Volatility was again the norm on Tuesday, with the stock market plunging by nearly 2 percent and the peso hitting a fresh six-year low on renewed investor fears.
The benchmark Philippine Stock Exchange Index (PSEi) dropped by 1.9 percent or 122.48 points to close at 6, 311.60, while the wider All Shares dropped by 1.49 percent or 54.79 point to finish at 3, 624.01.
The peso, meanwhile, closed at P47.99 to $1, losing 11 centavos from Friday. It was the weakest finish for the local currency in six years, based on Philippine Dealing System records starting October 2009.
The declines mirrored results in other Asian markets, with analysts pointing to a renewed drop in oil prices and losses in Europe and the US as a factor.
“Asian currencies are no longer taking their cue from China yuan fixing but more so on the direction of oil prices,” said Nicholas Antonio Mapa, associate economist at the Bank of the Philippines Islands, said.
“Foreign selling in the PSEi whittled down the peso further. Unless we see any substantial change in oil, we may be in these rough waters for a while,” he warned.
Equity analysts said concerns over the Philippines’ fourth-quarter growth results were also behind the PSEi’s plunge.
“The market’s negative sentiment … [was]boosted by rumors that the country’s fourth-quarter GDP (gross domestic product) has slowed down, giving them [investors]an excuse to dump shares rather than purchase,” said Astro del Castillo, president and managing director of First Grade Finance Inc.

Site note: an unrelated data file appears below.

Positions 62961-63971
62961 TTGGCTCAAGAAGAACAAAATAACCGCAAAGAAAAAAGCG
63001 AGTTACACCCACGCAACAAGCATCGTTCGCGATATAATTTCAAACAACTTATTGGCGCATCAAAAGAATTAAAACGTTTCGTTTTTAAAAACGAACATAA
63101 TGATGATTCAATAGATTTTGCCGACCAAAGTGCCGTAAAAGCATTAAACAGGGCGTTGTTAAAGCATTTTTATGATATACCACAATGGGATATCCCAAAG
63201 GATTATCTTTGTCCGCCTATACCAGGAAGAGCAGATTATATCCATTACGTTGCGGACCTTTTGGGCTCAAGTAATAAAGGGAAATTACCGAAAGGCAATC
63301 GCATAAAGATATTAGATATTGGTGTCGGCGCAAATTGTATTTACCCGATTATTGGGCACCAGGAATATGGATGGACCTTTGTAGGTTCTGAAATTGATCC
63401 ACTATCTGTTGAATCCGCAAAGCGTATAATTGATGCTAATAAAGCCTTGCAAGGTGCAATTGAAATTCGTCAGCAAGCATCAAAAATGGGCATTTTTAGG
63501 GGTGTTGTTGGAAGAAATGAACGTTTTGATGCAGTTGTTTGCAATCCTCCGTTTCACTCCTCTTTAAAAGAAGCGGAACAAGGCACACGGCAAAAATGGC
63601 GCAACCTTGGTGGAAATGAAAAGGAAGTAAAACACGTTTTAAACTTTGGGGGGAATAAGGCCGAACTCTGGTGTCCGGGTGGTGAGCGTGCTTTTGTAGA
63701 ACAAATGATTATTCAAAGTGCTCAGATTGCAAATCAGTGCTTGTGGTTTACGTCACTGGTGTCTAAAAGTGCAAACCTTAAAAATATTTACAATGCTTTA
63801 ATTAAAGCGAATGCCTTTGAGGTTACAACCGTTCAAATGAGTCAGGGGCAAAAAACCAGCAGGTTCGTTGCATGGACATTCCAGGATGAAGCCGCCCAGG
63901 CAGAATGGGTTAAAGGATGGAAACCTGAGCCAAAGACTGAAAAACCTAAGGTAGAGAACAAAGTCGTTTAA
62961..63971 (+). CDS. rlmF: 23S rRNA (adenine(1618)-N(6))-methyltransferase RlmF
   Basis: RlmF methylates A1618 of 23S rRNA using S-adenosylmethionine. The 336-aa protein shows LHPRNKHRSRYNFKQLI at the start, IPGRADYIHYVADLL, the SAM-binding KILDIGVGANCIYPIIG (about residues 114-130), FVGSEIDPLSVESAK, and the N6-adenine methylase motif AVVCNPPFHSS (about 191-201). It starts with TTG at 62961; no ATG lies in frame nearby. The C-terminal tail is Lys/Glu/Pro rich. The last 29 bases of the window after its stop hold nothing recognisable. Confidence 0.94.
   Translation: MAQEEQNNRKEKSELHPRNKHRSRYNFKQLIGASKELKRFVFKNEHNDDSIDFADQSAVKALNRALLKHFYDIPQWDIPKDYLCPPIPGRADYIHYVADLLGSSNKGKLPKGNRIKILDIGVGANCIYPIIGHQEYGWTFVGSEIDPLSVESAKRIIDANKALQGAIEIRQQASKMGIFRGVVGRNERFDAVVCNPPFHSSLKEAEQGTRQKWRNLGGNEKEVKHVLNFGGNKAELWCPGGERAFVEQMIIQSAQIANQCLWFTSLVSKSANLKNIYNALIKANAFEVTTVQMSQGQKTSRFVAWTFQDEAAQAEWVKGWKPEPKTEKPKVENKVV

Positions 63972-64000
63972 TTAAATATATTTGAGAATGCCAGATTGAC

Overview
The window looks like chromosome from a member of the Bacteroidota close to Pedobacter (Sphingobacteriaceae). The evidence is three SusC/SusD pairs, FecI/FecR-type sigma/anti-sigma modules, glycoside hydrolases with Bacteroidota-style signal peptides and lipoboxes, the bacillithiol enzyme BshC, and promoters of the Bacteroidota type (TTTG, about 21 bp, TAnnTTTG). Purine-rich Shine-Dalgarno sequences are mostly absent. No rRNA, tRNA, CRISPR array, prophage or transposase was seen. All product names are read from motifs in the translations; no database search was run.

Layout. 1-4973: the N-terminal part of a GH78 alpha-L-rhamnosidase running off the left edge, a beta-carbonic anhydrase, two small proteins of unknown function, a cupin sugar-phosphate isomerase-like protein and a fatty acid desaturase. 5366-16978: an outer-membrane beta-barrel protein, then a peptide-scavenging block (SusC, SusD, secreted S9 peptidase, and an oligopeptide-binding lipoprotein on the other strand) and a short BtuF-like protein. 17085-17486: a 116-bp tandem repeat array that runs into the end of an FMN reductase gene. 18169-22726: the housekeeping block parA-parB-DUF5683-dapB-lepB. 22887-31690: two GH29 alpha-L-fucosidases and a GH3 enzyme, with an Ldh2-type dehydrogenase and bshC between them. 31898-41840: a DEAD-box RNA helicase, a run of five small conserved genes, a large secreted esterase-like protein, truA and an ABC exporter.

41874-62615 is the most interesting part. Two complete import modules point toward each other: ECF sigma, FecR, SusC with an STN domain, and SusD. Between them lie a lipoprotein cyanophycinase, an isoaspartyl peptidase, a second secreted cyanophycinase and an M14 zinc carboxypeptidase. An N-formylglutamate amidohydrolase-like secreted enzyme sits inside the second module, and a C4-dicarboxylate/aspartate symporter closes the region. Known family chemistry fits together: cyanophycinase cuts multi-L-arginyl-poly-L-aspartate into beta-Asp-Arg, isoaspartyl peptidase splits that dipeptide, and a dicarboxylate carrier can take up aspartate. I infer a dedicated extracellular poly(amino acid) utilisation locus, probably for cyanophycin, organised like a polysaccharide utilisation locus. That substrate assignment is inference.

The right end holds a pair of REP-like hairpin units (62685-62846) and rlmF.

However, Jomar Lacson, research head at Campos Lanuza & Company Inc., said: “The stock market’s volatility is more of a global issue . . . the Philippines is not spared from being hit.”
He noted that foreign investors were more concerned about the Jan 26 to 27 US Federal Reserve policy meeting.
Alexander Tiu, analyst at AB Capital, said a minimal increase in US interest rates would not harm the Philippines, while a substantial lift would send foreign investors to the US rather than to emerging markets.
The US central bank is expected to keep interest rates on hold after announcing an increase—the first time in nearly a decade—last December.
All sub-indices were in the red with mining and oil posting the biggest 2.18 percent decline. Total value turnover was P5.839 billion, with losers outnumbering gainers, 110 to 54, while 34 issues remained unchanged.
The peso, meanwhile, opened at P47.98 to $1 before trading between P47.95 and P48.00. Total volume transacted fell to P596.7 million from P644.5 million previously.